It’s easy to imagine Isambard Kingdom Brunel enjoying a winter tipple in the cosy bar of Orestone Manor.
The famous engineer behind the Clifton Suspension Bridge, among others, used to frequent the Edwardian country retreat in Maidencombe, Devon, to visit his friend and brother-in-law, an acclaimed painter called John Callcott Horsley in the 1800s.
With opulent furnishings, polished wood floors, weak winter sun streaming in through the windows and a welcoming face to greet you, it remains to this day a perfect location to hole up and while away a late afternoon sampling some of the fine offerings available behind the bar.
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Now a family-run hotel and dining destination, the beautifully refurbished manor has an air of relaxed luxury, with Brunel’s legacy celebrated in the lounge bar’s name and replicas of his work, including one of the Suspension Bridge hanging above the bar that doubles as a glass rack.
Tempting as it is to linger in this cosy spot, Orestone Manor has much more to offer. It is late afternoon on a Sunday and the hotel has an air of calm following a busy flurry of afternoon tea diners. Dishes are being cleared away by efficient staff and the wood burner in the vast lounge is being stoked ready to settle in for the evening.
There are just 14 individually-decorated bedrooms in the hotel and the Horsley Suite, our room for the next two nights, warrants a gasp of delight as we are shown inside. A four-poster bed stands at one end of room and a sofa and widescreen TV at the other, but it is the stunning sea views beyond that really command attention.
Set high above Maidencombe beach, on the outskirts of Torquay, Orestone Manor has a claim to fame as the place where the world’s first Christmas card was designed.
Horsley was commissioned to paint the design by Sir Henry Cole, the first ever director of the Victoria and Albert Museum in London, who printed 1,000 cards. The card is said to have caused some controversy due to apparently showing a small child sipping wine.
In 1857, Horsley also painted a portrait of his famous brother-in-law, Brunel, at Orestone Manor, which now hangs in the National Portrait Gallery.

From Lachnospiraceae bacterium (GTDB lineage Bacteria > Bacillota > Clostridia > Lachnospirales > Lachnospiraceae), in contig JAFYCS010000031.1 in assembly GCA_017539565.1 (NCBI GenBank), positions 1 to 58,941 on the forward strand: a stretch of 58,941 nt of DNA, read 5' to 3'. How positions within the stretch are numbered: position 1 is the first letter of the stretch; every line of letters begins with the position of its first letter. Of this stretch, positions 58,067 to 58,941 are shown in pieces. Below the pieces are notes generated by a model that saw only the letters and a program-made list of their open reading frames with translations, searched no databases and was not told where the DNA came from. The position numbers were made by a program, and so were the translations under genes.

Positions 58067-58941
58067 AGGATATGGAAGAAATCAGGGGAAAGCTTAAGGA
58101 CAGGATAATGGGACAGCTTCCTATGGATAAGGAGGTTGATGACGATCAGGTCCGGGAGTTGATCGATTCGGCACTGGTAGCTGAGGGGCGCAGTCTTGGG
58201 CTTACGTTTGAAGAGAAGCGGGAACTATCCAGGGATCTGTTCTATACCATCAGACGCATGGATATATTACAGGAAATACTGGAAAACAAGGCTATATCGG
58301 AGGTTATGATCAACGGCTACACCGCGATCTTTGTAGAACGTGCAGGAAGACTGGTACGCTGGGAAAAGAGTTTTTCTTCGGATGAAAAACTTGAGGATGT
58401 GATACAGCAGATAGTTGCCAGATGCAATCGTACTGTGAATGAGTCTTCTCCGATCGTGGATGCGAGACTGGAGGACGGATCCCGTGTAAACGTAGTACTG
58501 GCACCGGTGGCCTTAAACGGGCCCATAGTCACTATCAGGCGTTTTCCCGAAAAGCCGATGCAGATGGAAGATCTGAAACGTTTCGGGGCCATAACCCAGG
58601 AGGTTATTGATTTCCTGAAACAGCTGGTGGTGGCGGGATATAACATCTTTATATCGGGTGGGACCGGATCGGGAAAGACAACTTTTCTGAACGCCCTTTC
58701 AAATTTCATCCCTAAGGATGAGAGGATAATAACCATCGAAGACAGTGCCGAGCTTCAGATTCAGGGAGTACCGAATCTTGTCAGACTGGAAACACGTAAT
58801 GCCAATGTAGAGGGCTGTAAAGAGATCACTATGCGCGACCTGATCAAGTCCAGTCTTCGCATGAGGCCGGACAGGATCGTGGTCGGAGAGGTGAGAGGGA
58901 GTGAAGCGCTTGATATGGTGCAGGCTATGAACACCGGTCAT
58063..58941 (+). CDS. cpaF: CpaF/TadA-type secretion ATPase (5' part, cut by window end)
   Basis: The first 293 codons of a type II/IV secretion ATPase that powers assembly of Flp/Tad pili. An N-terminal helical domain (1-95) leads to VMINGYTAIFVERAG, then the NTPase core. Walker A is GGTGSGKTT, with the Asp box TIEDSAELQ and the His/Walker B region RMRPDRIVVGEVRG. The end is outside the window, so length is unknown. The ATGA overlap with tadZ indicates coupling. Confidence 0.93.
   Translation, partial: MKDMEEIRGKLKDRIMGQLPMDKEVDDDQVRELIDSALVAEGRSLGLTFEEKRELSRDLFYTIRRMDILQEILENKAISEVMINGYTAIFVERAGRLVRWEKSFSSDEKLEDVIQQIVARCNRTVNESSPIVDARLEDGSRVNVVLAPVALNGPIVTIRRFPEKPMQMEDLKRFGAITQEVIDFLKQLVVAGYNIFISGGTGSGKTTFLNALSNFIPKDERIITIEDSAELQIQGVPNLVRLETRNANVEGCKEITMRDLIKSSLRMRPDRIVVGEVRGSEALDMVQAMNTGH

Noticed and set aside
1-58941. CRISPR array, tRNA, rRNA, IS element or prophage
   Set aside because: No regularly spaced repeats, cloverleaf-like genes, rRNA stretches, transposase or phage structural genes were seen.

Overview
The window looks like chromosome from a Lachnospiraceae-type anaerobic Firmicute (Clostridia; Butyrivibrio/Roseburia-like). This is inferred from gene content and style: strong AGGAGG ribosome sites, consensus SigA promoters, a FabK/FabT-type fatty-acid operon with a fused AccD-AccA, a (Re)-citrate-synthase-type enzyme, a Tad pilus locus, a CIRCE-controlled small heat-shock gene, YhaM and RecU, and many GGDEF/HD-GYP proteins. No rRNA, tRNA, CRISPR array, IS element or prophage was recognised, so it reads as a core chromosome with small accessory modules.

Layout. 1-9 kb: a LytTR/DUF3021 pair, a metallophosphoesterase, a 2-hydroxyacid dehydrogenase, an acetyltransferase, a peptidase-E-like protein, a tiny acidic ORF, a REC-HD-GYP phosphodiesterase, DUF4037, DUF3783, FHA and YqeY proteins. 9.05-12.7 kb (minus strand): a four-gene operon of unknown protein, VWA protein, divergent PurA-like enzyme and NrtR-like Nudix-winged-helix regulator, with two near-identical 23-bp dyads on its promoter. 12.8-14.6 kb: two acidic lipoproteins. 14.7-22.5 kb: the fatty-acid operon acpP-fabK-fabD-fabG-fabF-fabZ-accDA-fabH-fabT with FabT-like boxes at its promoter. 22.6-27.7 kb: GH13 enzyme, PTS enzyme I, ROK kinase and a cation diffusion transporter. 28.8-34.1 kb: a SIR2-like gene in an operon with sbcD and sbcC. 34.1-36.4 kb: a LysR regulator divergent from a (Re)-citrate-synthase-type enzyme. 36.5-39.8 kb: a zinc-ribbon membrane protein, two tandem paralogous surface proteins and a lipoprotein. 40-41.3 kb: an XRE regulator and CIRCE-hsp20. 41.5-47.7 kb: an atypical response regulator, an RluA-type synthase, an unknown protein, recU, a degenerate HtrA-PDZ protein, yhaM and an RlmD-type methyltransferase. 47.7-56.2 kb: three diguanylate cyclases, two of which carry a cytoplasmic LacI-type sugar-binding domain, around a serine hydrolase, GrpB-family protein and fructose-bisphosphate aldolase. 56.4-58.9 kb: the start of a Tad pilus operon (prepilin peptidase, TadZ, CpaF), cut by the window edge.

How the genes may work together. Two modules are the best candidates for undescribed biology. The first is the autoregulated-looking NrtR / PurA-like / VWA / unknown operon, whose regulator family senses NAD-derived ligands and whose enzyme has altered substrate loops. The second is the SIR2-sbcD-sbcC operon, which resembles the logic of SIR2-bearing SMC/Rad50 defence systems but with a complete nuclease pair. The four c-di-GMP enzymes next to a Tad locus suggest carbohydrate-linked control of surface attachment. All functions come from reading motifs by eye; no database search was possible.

For history buffs, there’s plenty of information about the Georgian manor house. For two Bristol visitors on a mini break away from city life, the primary focus is on the food, for which the award-winning hotel has gained itself quite a reputation.
Downstairs in the warm lounge area, the likes of Frank Sinatra and Michael Bublé play overhead. An elderly couple receive their pre-dinner drinks and with a clink of their glasses toast their wedding anniversary.
Through into the dining room, attentive staff flit from table to table and there is a buzz of slightly hushed conversation. The three-course dinner kicks off with mouth-watering canapes, followed by freshly baked bread, served with rolls of creamy salted butter and a crisp white wine to accompany the food.
It’s a tantalising start to a meal that keeps its high standard throughout. A starter of goats’ cheese and beetroot salad is a dazzling combination of rich creamy textures and zesty light flavours, while the main of seafood pie and seasonal veg is wholesome and satisfying.
The selection of handmade ice-cream and sorbets for desserts showcase the attention to detail of the chefs, who have ensured each scoop lifts the senses with a subtle blend of ingredients. It is unpretentious cooking at its best and portions are generous.
As tables of local diners organise taxis to get them home, we retire to a spot by the wood burner for an after-dinner drink before heading to bed with the gentle sound of waves crashing below.
Breakfast at Orestone Manor is a hearty affair of cold buffet options, freshly squeezed orange juice, hot coffee and a full English, or variant of, cooked to order. Fully fuelled, we consult the book in our room for walking guides and head out to explore.
Just down the hill from the hotel, you can pick up the South West Coast Path, an undulating scenic trail that heads to Babbacombe. Here, take in the model village, hitch a ride down the cliff face on the Cliff Railway, or pop in for a coffee at one of the many cafes.
Exiting one such café, we meet a man heading inside. “Can’t stop the rain can you?” he states cheerfully looking up at the slight drizzle. “Can’t stop the rain.” With that, he gives a nod and opens the door to the café.
It’s easy to forget the stress of normal life here and winter is perhaps the perfect time of year to visit to explore deserted beaches, tuck into some hearty Devon food and experience chance encounters with locals.
After a wholesome day exploring this corner of the county, Orestone Manor is a welcome beacon at the top of the hill. We traipse into the bar weary and windswept to be met with a smile by the waiter from last night, who promptly pours the requested cider and gin and tonic and enquires after our day.
It’s a slightly more animated crowd in for dinner on the Monday night. A group of businessmen maintain a jovial conversation, while at another table, a family enjoy a celebratory meal. In the corner, a couple hold hands across the table.
Once again, the meal is high quality and service impeccable. With their attention to detail and modern outlook, the family behind Orestone Manor strike just the right balance.
You would expect a bit of magic in a place that inspired the first ever Christmas card and that quality certainly hasn’t faded from this timeless Devon destination.
On winter rates, rooms are available at Orestone Manor from £95. For the best price, visitors are advised to call the hotel directly.
The hotel is currently running a special offer: pre-book dinner for an additional £27 per person, and enjoy three courses from the set price menu, plus complimentary coffee & petit fours.